Table 1 shows the total number of unique patients with physician billings for ICD diagnoses and the number of unique patients with any psychiatric disorder for 3 age categories: those under 18 years of age, those between 18 and 69 years, and those 70 years and older.

Table 2 shows the proportion of individuals with physician billings having a psychiatric diagnosis by year across the 3 age categories. Notice the annual prevalence increased in each age category. Of particular note is that the rate doubled in the age group under 18 years. The percentage change in each group from 1994 to 2009 was 5.3% for those under 18 years, 4.4% for those between 18 and 69 years, and 6.2% for those 70 years or older.

Table 3 shows the rank order of different types of depression in the sample. The ICD diagnosis "Depression not elsewhere classified" had the highest cumulative 16-year rate, whereas "Other affective psychosis" was the lowest rate. Thirty-three percent of the population had a depressive disorder.

A Novel Population-Based Health Index for Mental Disorder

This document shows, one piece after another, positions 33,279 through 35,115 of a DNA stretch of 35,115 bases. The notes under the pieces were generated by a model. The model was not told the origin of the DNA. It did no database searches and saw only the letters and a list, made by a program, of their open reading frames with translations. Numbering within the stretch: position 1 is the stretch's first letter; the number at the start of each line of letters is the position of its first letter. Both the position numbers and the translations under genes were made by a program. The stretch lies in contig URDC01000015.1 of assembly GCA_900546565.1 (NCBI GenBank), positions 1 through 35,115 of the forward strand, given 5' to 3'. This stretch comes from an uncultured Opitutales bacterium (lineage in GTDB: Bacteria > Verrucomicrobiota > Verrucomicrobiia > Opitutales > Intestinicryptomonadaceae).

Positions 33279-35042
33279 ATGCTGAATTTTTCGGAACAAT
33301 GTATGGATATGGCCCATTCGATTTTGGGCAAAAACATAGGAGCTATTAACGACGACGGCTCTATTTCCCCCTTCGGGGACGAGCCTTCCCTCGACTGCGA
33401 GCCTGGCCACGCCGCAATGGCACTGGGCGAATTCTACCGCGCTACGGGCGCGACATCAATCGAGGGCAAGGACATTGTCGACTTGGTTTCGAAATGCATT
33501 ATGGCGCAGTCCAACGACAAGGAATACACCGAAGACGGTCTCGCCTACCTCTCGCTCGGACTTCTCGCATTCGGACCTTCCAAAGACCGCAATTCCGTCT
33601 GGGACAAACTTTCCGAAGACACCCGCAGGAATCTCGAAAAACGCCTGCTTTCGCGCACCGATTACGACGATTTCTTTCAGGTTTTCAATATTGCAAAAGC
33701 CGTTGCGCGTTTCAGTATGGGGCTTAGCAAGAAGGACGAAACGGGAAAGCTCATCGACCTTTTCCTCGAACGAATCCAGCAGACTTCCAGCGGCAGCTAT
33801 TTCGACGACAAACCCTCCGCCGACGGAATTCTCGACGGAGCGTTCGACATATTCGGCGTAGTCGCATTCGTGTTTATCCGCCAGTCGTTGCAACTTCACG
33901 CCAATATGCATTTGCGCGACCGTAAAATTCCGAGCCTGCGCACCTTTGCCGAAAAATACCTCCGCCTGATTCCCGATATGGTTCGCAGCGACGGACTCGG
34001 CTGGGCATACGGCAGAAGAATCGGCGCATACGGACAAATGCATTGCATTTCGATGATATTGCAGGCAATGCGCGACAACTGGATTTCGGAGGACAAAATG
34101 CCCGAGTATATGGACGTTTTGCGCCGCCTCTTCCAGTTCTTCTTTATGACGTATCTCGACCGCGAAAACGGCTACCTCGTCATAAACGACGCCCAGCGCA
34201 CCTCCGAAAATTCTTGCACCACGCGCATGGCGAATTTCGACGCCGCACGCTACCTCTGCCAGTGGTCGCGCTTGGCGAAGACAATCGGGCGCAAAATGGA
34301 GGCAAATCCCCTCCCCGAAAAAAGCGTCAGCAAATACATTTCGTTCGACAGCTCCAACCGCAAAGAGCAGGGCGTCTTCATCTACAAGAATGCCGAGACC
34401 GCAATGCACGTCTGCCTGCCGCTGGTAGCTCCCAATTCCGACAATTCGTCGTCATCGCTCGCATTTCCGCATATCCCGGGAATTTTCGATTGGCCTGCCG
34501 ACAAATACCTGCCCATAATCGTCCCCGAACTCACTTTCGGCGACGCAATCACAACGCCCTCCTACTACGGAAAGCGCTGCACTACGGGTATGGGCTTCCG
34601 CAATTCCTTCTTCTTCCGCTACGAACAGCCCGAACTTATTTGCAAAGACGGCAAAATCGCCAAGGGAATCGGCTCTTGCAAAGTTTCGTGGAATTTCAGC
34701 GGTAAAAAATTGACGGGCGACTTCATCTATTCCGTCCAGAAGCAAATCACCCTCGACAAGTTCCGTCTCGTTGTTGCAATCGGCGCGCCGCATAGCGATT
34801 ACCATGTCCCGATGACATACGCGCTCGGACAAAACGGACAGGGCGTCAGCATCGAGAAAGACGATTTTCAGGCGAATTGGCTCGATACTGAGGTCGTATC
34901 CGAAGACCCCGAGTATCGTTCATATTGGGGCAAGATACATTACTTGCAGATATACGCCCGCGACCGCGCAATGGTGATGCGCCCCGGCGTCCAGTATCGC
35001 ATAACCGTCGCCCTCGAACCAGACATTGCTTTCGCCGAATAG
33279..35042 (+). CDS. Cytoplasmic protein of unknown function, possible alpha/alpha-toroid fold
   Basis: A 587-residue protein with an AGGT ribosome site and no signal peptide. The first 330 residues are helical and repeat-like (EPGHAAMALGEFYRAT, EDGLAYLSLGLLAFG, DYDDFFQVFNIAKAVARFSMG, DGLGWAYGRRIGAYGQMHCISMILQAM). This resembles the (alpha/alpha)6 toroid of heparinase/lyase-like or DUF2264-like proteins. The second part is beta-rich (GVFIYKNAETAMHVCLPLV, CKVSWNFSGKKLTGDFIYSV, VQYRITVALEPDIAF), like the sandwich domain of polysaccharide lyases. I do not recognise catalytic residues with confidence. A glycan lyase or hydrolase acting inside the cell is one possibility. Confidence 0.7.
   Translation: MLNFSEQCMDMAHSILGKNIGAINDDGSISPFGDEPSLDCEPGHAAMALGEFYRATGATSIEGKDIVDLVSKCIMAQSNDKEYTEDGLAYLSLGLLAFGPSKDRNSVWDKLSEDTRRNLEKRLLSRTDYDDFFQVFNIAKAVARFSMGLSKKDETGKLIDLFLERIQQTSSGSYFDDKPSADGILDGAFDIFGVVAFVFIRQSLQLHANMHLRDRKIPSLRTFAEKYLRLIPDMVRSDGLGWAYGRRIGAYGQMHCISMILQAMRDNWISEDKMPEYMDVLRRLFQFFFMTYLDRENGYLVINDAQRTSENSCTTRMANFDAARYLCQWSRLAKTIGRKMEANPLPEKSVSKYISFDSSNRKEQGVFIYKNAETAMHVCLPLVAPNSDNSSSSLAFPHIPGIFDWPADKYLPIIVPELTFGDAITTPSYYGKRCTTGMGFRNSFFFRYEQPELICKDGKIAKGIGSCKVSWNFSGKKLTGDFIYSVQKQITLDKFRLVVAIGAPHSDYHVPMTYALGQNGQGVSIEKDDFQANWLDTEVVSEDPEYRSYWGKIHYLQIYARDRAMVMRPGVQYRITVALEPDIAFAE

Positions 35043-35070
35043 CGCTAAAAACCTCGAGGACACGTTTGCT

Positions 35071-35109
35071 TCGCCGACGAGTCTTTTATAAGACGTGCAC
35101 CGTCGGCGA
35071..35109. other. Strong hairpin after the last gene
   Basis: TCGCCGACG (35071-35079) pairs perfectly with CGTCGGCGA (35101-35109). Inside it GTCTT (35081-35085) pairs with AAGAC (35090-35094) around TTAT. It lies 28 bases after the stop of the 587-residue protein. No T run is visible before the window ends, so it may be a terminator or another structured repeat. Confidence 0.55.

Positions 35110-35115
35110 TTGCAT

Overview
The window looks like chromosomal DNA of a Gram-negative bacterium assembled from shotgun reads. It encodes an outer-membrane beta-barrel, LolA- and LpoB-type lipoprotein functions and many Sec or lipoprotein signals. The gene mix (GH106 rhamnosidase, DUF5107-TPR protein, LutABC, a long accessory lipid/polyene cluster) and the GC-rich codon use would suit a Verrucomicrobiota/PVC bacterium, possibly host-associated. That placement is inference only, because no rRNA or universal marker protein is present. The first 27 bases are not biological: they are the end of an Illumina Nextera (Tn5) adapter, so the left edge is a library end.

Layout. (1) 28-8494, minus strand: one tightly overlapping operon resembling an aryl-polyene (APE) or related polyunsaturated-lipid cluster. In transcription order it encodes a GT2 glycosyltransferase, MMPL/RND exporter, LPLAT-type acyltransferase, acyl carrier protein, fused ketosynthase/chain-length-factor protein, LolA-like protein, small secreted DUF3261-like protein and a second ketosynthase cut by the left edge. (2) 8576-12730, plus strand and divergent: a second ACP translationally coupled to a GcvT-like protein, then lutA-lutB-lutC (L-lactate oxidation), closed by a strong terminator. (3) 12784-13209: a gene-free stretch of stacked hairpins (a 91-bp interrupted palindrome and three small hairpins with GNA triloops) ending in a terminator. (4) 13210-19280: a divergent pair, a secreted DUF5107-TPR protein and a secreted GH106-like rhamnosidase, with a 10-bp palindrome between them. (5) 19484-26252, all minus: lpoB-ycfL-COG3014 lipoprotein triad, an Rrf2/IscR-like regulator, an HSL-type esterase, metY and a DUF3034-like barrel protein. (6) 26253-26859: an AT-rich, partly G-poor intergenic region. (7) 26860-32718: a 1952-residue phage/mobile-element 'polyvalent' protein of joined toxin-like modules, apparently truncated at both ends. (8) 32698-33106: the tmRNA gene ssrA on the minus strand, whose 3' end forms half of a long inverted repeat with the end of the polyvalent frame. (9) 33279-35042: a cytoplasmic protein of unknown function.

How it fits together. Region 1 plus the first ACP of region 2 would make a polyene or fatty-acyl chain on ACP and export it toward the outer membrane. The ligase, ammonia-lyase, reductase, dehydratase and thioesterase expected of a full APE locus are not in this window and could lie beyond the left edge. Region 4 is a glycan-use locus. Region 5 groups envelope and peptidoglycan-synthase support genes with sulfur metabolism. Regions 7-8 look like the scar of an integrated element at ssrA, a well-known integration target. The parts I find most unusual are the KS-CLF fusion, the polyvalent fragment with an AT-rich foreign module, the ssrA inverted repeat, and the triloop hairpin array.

A Novel Population-Based Health Index for Mental Disorder

A Novel Population-Based Health Index for Mental Disorder


Health care systems in the US and Canada are fundamentally different from one another. The Canadian health care system is typified at the provincial level by publicly funded health services and provincially managed physician fee-for-service billing based on a universal patient health care number. Private health care services, although available to some extent, are generally not used by the general population. The universality of the Canadian health care system permits population-based study, the results of which are perhaps most directly comparable to self-contained, all-inclusive health care systems in the US. The results of this study are of interest to any country that collects health care data.

The study follows an a priori hypothesis-driven study that employed the same health service utilization data, wherein the results were found to support the findings of the Adverse Childhood Experiences (ACE) Study, which found a preponderance of adult physical disorders to be associated with early adverse experiences.4 The present study extends this original work, which was based on the principles of developmental psychopathology, which holds as a core assumption that early adversity is a principle risk factor for psychiatric disorder.